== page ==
Jeff Knight, Director of Marketing at Foundation Home Loans, commented: “The market certainly hasn’t been helped by ongoing political uncertainty, particularly around the Brexit negotiations, but core demand for properties is nudging prices up. Continued growth will be good news for some homeowners, but may hinder a move up the ladder for others. It will also increase deposit sizes for first-time buyers, who are seeing deposits eroded with more challenging inflation versus low deposit rates.
Housing supply remains the top priority to address with even greater commitments to housebuilding, something that will not only help to keep prices under control, but also significantly improve the choice available in the rented sector for tenants.”
Jeremy Leaf, north London estate agent and a former RICS residential chairman, says: “Before we get too carried away by the numbers it is worth remembering that house-price growth is being underpinned by a shortage of supply, including housebuilding, historically low mortgage rates and relatively low unemployment, rather than strong buyer demand. Fewer transactions are taking place where affordability has been most stretched due to lack of new and existing stock, such as in London – and inflation higher than wage growth.
The short-term impact of Brexit on the housing market was probably overestimated but the longer term effects may have been underestimated. However, now that the government is negotiating the UK’s exit from the EU, further uncertainty seems inevitable until the final outcome becomes clearer.”
Mark Harris, chief executive of mortgage broker SPF Private Clients, says: “Swap rates have remained pretty flat since the end of July and with many economists not expecting interest rates to rise until 2019 despite inflation remaining above target, the cheap mortgage rates that borrowers have been enjoying are unlikely to disappear any time soon.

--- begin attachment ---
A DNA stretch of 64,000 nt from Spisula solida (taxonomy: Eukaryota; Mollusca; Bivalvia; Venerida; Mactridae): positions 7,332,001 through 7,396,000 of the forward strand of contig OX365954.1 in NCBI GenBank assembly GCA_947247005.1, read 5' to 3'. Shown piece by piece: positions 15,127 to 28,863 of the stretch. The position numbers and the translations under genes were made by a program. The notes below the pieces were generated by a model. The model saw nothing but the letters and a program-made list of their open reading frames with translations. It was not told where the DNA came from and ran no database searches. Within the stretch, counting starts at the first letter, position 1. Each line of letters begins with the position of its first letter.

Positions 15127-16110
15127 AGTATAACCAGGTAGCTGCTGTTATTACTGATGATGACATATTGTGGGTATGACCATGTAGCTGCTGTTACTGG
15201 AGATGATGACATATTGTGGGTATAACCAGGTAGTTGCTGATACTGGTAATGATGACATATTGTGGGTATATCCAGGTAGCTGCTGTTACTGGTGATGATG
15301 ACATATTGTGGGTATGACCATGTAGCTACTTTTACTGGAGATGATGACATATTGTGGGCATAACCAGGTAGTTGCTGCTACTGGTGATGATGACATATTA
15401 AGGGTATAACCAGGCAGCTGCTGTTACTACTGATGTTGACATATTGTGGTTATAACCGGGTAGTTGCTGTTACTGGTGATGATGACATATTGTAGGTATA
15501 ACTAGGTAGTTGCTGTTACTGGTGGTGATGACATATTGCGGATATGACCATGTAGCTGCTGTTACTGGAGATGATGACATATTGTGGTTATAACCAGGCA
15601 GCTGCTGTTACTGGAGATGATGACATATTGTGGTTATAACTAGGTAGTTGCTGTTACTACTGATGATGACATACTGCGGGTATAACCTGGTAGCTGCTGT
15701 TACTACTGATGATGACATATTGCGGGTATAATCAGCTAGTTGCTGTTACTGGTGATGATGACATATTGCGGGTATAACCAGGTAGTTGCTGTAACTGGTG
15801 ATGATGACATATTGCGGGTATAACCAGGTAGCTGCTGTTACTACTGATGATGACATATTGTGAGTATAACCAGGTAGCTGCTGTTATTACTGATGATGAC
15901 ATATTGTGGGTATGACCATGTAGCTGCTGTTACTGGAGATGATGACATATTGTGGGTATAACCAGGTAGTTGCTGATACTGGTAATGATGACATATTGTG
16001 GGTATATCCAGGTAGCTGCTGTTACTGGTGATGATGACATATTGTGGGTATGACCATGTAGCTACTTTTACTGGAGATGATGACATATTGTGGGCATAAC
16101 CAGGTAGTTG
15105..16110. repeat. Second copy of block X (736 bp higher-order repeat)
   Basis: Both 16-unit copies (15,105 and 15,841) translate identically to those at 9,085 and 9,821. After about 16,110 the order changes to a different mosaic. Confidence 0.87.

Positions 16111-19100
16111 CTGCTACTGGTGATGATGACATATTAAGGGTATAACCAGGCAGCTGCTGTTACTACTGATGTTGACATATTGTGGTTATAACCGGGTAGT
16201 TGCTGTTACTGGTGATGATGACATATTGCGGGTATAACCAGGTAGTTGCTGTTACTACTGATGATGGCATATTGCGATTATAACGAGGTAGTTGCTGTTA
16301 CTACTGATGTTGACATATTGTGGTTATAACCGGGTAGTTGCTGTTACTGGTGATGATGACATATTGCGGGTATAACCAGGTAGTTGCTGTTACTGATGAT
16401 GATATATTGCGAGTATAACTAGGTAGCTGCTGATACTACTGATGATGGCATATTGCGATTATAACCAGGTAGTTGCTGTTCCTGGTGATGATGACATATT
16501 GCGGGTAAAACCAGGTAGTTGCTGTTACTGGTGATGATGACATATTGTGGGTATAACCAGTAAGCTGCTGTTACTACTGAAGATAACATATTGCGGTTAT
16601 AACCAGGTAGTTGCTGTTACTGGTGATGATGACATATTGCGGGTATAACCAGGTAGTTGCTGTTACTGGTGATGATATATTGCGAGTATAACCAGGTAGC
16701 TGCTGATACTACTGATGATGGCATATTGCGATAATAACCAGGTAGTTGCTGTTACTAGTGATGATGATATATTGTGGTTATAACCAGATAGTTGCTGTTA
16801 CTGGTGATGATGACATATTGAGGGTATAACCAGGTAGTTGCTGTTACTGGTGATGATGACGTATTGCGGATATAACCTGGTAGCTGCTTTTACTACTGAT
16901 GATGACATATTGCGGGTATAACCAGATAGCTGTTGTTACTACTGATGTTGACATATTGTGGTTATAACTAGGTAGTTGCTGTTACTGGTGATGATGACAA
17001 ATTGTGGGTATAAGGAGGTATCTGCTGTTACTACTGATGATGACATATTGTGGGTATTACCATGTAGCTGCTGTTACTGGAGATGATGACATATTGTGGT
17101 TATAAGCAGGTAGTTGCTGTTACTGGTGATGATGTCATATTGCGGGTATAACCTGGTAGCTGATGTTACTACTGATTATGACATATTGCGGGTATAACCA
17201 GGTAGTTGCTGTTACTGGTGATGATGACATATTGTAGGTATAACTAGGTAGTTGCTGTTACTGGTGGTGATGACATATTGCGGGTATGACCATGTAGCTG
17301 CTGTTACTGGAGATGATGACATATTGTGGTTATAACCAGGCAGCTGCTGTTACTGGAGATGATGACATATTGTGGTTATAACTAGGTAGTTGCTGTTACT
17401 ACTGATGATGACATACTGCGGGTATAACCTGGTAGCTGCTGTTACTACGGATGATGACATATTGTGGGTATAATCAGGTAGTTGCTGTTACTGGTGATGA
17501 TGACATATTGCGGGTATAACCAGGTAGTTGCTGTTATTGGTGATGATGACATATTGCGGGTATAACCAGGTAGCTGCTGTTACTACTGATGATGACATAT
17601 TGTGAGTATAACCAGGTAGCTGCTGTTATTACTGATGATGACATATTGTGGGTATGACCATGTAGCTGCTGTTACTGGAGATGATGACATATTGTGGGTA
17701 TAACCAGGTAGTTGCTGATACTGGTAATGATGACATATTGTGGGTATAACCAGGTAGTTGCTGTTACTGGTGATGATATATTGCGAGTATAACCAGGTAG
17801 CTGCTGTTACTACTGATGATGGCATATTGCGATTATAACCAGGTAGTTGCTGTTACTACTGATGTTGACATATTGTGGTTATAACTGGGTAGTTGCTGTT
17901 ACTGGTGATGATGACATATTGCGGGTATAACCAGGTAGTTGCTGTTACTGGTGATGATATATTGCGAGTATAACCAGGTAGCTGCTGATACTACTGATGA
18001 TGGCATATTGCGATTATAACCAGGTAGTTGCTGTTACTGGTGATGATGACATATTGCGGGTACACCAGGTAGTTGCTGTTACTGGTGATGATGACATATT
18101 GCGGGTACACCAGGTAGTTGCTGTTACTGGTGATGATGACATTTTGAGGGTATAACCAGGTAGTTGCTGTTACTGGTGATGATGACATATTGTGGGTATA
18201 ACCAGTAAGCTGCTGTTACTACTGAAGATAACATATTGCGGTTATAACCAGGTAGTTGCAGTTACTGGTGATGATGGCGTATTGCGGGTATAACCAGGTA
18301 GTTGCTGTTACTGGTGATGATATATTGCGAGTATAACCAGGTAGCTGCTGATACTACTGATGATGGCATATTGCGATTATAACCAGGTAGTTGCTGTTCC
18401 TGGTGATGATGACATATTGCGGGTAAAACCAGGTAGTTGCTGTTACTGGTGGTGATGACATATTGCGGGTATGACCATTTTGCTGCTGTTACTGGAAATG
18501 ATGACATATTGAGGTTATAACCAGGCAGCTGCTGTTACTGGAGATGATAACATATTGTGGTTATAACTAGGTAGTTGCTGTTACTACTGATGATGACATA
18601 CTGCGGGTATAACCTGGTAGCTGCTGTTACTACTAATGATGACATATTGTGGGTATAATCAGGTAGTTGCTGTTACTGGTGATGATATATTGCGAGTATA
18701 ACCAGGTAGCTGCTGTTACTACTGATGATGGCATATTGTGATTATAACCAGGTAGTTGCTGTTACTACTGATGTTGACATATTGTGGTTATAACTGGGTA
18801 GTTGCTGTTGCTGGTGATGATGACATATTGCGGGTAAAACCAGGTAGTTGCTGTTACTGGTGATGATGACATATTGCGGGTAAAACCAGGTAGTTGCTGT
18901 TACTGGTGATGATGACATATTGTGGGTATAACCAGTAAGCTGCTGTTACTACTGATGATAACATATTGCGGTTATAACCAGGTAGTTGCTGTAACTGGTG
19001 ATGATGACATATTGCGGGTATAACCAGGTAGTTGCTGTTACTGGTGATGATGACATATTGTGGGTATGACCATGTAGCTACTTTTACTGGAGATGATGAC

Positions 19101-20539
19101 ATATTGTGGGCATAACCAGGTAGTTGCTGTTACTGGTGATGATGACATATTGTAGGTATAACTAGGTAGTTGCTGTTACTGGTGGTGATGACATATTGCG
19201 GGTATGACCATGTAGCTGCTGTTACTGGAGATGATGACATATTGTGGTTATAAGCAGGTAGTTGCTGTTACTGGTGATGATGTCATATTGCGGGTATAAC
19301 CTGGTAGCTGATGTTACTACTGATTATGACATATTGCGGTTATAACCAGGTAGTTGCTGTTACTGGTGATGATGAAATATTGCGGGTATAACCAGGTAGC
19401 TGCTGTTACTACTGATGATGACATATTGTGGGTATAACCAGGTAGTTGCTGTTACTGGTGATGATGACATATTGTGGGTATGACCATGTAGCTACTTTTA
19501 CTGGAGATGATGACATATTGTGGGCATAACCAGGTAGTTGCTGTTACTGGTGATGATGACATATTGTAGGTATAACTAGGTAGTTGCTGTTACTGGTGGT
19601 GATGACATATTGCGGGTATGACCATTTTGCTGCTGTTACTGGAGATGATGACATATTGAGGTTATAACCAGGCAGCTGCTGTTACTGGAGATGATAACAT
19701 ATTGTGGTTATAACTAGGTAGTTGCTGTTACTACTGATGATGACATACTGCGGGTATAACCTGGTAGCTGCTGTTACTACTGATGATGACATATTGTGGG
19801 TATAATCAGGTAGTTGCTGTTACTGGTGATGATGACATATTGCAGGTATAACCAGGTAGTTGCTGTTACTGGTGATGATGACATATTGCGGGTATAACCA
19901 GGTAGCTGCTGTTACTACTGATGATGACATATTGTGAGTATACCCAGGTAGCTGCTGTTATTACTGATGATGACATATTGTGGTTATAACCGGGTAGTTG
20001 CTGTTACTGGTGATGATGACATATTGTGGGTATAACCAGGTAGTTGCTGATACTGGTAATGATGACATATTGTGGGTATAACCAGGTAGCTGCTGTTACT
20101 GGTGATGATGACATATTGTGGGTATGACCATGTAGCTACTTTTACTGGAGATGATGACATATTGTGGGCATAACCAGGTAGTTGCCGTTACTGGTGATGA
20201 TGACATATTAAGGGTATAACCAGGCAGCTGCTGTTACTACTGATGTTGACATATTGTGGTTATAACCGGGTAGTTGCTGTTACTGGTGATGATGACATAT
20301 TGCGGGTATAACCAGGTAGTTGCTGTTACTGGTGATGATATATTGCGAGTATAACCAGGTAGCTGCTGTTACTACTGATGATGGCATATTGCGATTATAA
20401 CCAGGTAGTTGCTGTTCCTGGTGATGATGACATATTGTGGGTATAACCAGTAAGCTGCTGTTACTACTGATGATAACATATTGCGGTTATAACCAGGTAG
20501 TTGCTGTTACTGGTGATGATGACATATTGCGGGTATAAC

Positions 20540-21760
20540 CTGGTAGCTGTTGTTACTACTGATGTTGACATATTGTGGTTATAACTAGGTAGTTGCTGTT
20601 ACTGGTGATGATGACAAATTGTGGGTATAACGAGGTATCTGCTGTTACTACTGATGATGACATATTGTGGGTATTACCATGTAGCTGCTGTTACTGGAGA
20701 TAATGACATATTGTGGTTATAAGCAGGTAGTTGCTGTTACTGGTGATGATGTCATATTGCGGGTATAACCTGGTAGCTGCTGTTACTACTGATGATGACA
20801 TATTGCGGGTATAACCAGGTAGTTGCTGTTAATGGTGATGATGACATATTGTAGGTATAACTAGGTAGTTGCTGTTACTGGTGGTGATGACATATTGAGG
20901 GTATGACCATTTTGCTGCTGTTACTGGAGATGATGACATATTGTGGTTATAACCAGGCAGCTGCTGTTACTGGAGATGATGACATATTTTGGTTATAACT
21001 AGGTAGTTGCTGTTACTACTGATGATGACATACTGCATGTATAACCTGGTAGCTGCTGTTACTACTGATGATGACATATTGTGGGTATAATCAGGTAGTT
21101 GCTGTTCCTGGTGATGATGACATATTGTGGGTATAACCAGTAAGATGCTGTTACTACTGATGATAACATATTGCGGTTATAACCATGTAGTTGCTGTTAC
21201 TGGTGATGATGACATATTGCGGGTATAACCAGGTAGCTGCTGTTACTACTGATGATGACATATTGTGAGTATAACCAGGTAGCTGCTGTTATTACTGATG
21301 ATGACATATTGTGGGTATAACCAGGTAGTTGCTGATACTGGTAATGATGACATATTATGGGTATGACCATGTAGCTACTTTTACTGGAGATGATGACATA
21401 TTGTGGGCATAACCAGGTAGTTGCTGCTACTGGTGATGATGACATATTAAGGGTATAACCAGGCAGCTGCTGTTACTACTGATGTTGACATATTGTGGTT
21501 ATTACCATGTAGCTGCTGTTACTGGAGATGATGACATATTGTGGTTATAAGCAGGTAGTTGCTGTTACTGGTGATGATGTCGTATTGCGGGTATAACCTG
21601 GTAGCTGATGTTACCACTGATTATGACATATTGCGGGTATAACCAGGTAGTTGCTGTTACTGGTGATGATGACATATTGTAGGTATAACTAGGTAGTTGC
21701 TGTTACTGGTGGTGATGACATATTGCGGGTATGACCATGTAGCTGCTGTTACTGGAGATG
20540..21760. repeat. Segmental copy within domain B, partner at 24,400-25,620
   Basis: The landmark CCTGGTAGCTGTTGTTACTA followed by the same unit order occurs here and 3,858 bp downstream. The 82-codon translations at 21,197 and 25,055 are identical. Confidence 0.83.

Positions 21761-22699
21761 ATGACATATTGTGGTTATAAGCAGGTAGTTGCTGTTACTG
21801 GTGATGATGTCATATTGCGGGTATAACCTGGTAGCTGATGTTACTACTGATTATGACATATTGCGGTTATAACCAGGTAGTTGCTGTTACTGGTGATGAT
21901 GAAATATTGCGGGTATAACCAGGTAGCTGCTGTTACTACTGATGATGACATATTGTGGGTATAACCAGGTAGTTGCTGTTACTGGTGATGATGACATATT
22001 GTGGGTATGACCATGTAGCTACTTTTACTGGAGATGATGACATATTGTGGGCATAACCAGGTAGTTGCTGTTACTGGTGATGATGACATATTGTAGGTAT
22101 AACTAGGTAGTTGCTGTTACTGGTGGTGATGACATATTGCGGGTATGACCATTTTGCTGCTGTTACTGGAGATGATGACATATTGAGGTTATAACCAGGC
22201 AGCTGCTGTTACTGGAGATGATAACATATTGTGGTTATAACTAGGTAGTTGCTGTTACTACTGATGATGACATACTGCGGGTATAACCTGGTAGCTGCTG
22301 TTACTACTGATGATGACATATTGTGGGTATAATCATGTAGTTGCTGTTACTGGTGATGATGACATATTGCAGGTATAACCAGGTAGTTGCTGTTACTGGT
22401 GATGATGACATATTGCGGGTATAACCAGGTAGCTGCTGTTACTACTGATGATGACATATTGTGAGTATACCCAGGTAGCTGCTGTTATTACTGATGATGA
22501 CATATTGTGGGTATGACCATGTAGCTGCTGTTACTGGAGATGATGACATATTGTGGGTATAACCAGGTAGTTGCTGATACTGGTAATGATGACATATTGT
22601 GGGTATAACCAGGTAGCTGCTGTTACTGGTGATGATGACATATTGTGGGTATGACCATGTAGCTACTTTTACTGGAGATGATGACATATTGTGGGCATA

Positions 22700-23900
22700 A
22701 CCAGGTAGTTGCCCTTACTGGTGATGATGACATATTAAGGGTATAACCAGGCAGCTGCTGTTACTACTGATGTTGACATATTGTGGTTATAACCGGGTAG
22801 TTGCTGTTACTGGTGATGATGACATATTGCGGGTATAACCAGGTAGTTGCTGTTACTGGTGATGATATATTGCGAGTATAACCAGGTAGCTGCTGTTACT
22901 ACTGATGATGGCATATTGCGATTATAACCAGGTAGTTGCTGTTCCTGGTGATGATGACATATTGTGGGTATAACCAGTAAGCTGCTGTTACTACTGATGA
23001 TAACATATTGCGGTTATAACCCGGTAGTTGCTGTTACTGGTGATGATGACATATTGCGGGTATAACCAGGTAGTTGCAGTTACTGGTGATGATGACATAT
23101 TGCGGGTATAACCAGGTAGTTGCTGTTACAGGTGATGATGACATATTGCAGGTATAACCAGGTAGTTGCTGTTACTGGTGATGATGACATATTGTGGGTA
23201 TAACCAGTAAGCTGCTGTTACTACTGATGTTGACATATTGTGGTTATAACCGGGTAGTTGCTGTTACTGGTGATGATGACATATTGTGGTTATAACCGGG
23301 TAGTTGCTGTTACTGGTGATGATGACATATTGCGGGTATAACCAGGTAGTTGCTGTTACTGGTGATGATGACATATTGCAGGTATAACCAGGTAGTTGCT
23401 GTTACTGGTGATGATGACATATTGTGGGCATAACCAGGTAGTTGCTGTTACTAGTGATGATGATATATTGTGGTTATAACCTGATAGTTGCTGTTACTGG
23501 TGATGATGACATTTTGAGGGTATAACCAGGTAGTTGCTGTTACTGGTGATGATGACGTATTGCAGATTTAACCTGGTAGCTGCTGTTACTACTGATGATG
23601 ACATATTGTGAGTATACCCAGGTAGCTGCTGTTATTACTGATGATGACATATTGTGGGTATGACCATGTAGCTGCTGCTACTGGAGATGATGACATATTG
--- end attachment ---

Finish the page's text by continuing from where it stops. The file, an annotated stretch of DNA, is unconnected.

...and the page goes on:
As we head into the autumn which is traditionally a busier time of year for the market as people return from their holidays with renewed vigour to get things done and move by Christmas, there are plenty of attractive mortgage deals to tempt them.”
Alex Michelin, Co-founder of CapitalRise, comments: “Aspiring home-owners shouldn’t see today’s increase in UK house prices as bad news, but view it as an opportunity. House price growth has slowed below the rate of inflation, which is good for would-be home buyers as it means homes are becoming more affordable.
The fact that there is still a rise in prices demonstrates the resilience of the property market in the UK, despite all the negative headlines about Brexit. While the stock and bond markets appear overvalued and vulnerable to political events and economic uncertainties, property in the UK remains strong and a great place for investors to place their money.
The property market offers a strong, stable and tangible asset, and with areas like Kensington, Chelsea and Westminster in London remaining Britain’s most expensive postcodes, these are prime areas to invest in. Overall, our confidence in UK property investment remains high, with our team of experts continuing, to invest their personal money in British prime real estate.”